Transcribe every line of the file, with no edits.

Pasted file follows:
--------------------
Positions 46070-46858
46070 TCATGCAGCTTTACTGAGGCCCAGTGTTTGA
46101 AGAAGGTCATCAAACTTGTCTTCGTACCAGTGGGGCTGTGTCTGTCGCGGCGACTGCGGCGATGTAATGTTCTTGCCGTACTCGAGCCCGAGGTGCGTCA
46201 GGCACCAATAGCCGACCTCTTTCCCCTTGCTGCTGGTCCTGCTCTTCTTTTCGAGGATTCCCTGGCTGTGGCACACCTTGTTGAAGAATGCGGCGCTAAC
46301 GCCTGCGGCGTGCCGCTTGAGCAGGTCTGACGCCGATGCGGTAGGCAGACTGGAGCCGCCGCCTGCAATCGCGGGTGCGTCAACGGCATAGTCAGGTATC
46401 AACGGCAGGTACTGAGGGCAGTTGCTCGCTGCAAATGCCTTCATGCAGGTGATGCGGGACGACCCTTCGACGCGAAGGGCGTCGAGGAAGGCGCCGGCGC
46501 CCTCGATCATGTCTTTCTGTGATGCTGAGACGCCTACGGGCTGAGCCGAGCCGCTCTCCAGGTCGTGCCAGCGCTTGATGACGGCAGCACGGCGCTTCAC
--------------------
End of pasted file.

Positions 46070-46858
46070 TCATGCAGCTTTACTGAGGCCCAGTGTTTGA
46101 AGAAGGTCATCAAACTTGTCTTCGTACCAGTGGGGCTGTGTCTGTCGCGGCGACTGCGGCGATGTAATGTTCTTGCCGTACTCGAGCCCGAGGTGCGTCA
46201 GGCACCAATAGCCGACCTCTTTCCCCTTGCTGCTGGTCCTGCTCTTCTTTTCGAGGATTCCCTGGCTGTGGCACACCTTGTTGAAGAATGCGGCGCTAAC
46301 GCCTGCGGCGTGCCGCTTGAGCAGGTCTGACGCCGATGCGGTAGGCAGACTGGAGCCGCCGCCTGCAATCGCGGGTGCGTCAACGGCATAGTCAGGTATC
46401 AACGGCAGGTACTGAGGGCAGTTGCTCGCTGCAAATGCCTTCATGCAGGTGATGCGGGACGACCCTTCGACGCGAAGGGCGTCGAGGAAGGCGCCGGCGC
46501 CCTCGATCATGTCTTTCTGTGATGCTGAGACGCCTACGGGCTGAGCCGAGCCGCTCTCCAGGTCGTGCCAGCGCTTGATGACGGCAGCACGGCGCTTCAC